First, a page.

"Old man" VS Achuthanandan almost did it, but in the end the Left Democratic Front (LDF) led by the Communist veteran lost a cliffhanger of an election battle to the Congress-led United Democratic Front (UDF) in Kerala on Friday.
What began as a neck and neck race concluded no differently, with the UDF winning 72 seats, just one more than the 71 needed to form a government in the 140-member assembly. It was the narrowest victory margin ever in the state.
LDF put up a valiant fight and won 68 seats, the highest any ruling front in the state has got in a successive election. But it was so near and yet so far.
Contrary to expectation, the Bharatiya Janata Party (BJP) failed to open an account in the state - yet again.
"We are not going to cobble a government, instead we will be sitting in the opposition but we will be working for the people of the state. Tomorrow (Saturday) morning I will be submitting my resignation," an unfazed Achuthanandan, 87, told reporters at Malampuzha in Palakkad district after recording a hat trick victory from the seat.
The Communist Party of India-Marxist (CPI-M) veteran had led the charge for the LDF - and it was during campaigning that he was famously called "old man" by Congress MP Rahul Gandhi. The former then hit back calling the latter "Amul baby".
IUML, which is part of the UDF, won 20 out of 24 seats.
Over 75.12 percent of the 231,478,71 had voted April 13 to elect the 13th Kerala assembly. After vote count began at 8 a.m., the results kept people and political parties on tenterhooks for more than five hours.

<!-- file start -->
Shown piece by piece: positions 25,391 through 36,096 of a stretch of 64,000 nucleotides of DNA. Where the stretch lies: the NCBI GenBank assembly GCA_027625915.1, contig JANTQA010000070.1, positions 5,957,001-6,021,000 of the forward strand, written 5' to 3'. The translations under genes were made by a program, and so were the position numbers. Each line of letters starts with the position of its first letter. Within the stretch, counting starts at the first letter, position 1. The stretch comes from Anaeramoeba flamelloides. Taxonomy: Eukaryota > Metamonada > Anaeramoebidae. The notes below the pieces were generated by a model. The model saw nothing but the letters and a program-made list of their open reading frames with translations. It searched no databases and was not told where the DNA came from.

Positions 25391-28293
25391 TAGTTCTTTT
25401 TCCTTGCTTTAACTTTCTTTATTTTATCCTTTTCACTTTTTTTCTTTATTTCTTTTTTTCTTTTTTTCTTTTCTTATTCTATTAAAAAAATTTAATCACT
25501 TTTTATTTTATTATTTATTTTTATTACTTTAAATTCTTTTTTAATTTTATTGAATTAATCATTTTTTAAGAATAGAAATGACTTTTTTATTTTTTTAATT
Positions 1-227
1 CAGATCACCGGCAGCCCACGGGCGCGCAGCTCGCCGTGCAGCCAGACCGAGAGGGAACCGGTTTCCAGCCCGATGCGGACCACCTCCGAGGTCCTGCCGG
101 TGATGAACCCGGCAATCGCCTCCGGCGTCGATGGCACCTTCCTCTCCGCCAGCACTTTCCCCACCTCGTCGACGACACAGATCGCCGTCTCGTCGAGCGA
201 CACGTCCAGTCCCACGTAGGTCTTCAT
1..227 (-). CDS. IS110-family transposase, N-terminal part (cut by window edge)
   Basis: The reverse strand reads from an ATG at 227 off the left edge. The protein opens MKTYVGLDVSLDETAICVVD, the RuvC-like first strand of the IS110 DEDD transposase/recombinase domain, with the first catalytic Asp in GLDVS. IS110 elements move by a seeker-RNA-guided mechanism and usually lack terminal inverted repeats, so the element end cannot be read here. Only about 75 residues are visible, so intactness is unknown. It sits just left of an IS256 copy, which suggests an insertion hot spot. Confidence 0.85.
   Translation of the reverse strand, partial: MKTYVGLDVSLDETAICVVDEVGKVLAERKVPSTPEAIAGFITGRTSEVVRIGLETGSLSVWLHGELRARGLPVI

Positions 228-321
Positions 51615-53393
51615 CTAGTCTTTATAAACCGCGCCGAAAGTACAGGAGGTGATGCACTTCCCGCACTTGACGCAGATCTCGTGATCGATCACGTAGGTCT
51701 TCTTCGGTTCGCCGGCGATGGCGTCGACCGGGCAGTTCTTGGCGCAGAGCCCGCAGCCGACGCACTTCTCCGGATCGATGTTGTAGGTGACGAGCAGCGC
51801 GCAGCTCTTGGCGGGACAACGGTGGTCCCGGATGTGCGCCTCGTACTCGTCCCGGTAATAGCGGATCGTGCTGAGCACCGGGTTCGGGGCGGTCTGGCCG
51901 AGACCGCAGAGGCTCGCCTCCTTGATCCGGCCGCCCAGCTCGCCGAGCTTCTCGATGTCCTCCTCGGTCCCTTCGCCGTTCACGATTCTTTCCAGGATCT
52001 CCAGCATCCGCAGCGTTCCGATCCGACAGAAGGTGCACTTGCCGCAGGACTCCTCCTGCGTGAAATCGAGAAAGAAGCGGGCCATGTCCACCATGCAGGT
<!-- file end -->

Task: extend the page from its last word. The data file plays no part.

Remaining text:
When the 2009 Lok Sabha election took place, the UDF had gained leads in as many as 100 assembly segments, giving the Congress the confidence that it would sweep the assembly polls.
"This was not what we expected," said opposition leader and former chief minister Oommen Chandy, who is again tipped to take over the reins of the state. He won in the Puthupally seat of Kottayam district.
The Congress could win just 38 of the 82 seats they contested.
Among the prominent UDF candidates who lost were 91-year-old K R Gowri (JSS), M V Raghavan (CMP), both formerly CPI-M, four-time Congress legislator M Murali and K T Benny, who had been handpicked by Rahul Gandhi.
Even Kerala Congress chief Ramesh Chennithala won only after going through an uncertain time in the opening hours of the vote count.
In 2001, the UDF had swept to power, winning 99 seats. The same feat was repeated by the LDF in 2006 -- with the same number of seats.
Reacting to the results, CPI-M state secretary Pinarayi Vijayan said they accept the verdict and would work in the opposition.
"If not for a consolidation of communal forces, the result would have been different. Being in the opposition, we will be keeping our eyes and ears open and will see to it that the government is kept on tenterhooks when it comes to policies and development issues," Vijayan told reporters here.
Forest Minister Binoy Viswan of the Communist Party of India (CPI), an LDF member, predicted hard times for the Congress and UDF.
"Even though the UDF has won, it remains to be seen if they can go ahead in a smooth manner. You can certainly expect fireworks on their side because a few of their allies are totally unhappy," said Viswan.
While Achuthanandan and 11 of his cabinet ministers won, three of his cabinet colleagues from three allies lost the polls.
Like in the past, after giving a scare to three rival candidates, the BJP ended up as runners-up.
The UDF now has a job on hand. The first parliamentary party meeting of its allies is expected to be held Sunday. First, the Congress party will have to pick a chief minister and then will come the even more difficult task of forming the cabinet.